According to recent polls, more than a third of self-identified white evangelical voters currently support a presidential candidate, Donald Trump, who touts a false story about an American general executing Muslim terrorists with bullets dipped in pig blood as inspirational for the future of American foreign policy (and who endorses the killing of non-combatants in the fight against ISIS). Another one in five white evangelical voters currently support Ted Cruz, who has suggested carpet bombing Syria, saying, “I don’t know if sand can glow in the dark, but we’re going to find out.” These kinds of numbers suggest that American evangelicalism has a serious discipleship problem when it comes to the ethics of war and peace, and the name of that problem is not pacifism. Were the songs, video games, and radio talk shows that prompt popular sentiment more tragic in the classical sense, it might have been possible to imagine that the problem is the persistence of a pagan warrior honor ethos untempered by acquaintance with the long centuries of just war discourse since Augustine. Instead, I believe that many evangelicals have succumbed to a politics of the gut that has little to do with serious moral formation of any kind. The political sentiments reported in polls like these suggest a dismal but unsurprising possibility: that very few American evangelical churches offer their members the opportunity of a discipleship that gives attention to the history of Christians over the past two millennia struggling to follow Jesus in their times and places. Dismal because such a discipleship—alongside sacramentally-centered worship and Jesus-centered public proclamation of the good news of the reign of God—is what constitutes the life of a church. Unsurprising because shallow and misguided discipleship is a persistent reality in the life of churches recorded already in the Acts of the Apostles and the letters of Paul and his fellow epistolators. This possibility does not call for pride (in the superiority of my own political judgment), scorn (towards morally misguided evangelical voters), disgust (at the pandering polemics perpetrated by Messrs. Trump and Cruz), or despair (at the dismal state of discipleship in so many Christian congregations). Instead, it calls for repentance (of my own arrogance), compassion (towards the many people bereft of congregations with a long memory of Christian discipleship), intercession (for the work of the Holy Spirit in the lives of all of America’s present and aspiring political officeholders), and catechetical resolve (to contribute to discipleship in those congregations where I am able to make a difference). At depth the problem is not the politics of evangelicals or the nominalism of many self-identified Christians or the secularization of America in our times. The problem is the perennial distraction of Christian churches from the core practices that make them churches, or perhaps more accurately, the distortion of these practices by personal, communal sins and cultural pressures. As someone intimately familiar with the tremendous power of such sins and pressures, I also know what a grace it is to be exposed to the work of God in the celebration of baptism and the eucharist, in public prayers and worship songs, in preaching and communal Bible study, and in the dear and demanding friendship of fellow followers of Jesus. For example, last November I joined in the worship of an Anglican church in Canada on Remembrance Sunday. As has been their practice for long decades, a reserve infantry regiment joined the congregation on that day. In the sermon the priest recognized that many of the soldiers did not share the church’s faith in Christ (so, on this occasion, one of the soldiers wore a Sikh turban as the Canadian military allows), but nonetheless explored the meaning of a specifically Christian understanding of just war doctrine in relation to Jesus’ eschatological proclamation in Mark 13, “When you hear of wars and rumors of wars, do not be alarmed. Such things are bound to happen; but the end is still to come.” That Sunday has come to mind time and again in the months since. Some aspects of the worship service made me uncomfortable, including the regiment marching up the nave and the presentation of the regimental colors during the service. Other parts of the service moved me deeply, including the prayers of remembrance for soldiers who had in recent years lost their lives in the exercise of their duties. I’ve frequently wondered since about the formative effect on the lives of members of that congregation, over years, of such Remembrance Sunday services. The shaping of their beliefs, desires, imaginations in this juxtaposition of regiment and church in prayer before God, between the baptismal font and the eucharistic table, in the hearing of the biblical Scriptures and in their exposition. I know that my moral formation depends on being regularly confronted thus with the juxtaposition of the world as it is with the world to come, in common worship before the face of God, and in commemoration of millennia of Christian public discipleship. Lest my own civic impulses be reduced to an itch for pig-blooded bullets and glowing sand.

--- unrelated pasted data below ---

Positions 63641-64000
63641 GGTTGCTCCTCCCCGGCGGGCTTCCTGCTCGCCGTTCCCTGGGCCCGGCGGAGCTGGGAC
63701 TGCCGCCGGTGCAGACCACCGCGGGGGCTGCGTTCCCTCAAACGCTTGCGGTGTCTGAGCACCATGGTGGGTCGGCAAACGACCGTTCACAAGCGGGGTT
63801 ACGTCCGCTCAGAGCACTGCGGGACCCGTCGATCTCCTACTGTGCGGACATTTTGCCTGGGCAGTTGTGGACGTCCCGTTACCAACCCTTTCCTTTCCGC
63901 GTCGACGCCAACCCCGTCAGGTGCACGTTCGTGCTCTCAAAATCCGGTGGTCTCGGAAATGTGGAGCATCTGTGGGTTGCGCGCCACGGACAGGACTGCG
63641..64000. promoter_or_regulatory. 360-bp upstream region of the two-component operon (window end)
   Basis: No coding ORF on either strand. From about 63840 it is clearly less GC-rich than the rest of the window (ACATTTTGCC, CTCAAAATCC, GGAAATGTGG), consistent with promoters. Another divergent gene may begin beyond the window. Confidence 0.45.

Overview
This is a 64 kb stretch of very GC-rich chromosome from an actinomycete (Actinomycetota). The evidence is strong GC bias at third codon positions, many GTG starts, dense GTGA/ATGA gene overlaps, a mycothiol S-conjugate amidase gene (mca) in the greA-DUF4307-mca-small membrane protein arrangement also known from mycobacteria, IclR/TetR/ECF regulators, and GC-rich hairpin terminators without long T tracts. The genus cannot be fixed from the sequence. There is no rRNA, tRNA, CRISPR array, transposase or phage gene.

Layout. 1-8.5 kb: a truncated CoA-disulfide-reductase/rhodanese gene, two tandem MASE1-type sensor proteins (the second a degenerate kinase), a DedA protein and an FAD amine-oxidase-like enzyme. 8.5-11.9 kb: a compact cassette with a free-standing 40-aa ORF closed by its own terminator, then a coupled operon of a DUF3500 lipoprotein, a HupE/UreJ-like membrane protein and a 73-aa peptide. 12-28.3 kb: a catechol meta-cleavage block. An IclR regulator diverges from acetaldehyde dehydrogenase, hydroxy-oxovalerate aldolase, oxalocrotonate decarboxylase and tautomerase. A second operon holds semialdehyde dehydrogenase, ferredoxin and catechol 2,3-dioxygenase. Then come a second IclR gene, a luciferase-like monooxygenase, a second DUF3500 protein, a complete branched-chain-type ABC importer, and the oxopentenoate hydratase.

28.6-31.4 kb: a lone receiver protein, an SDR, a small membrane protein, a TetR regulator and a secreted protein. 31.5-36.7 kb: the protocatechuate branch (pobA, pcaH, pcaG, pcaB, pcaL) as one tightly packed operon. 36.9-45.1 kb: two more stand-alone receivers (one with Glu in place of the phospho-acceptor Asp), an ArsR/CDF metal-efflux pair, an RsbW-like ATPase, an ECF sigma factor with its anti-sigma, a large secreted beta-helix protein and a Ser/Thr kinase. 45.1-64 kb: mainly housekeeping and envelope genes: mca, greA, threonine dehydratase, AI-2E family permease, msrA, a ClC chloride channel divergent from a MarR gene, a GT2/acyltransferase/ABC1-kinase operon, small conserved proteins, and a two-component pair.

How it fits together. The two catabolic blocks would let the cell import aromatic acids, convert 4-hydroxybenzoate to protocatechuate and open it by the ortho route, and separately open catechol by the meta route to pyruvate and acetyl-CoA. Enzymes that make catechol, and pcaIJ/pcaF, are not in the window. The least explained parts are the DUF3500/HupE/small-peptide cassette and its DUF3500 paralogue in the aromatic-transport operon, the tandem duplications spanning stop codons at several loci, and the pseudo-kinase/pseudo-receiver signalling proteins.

This article first appeared on providencemag.com, the website of Providence: A Journal of Christianity & American Foreign Policy.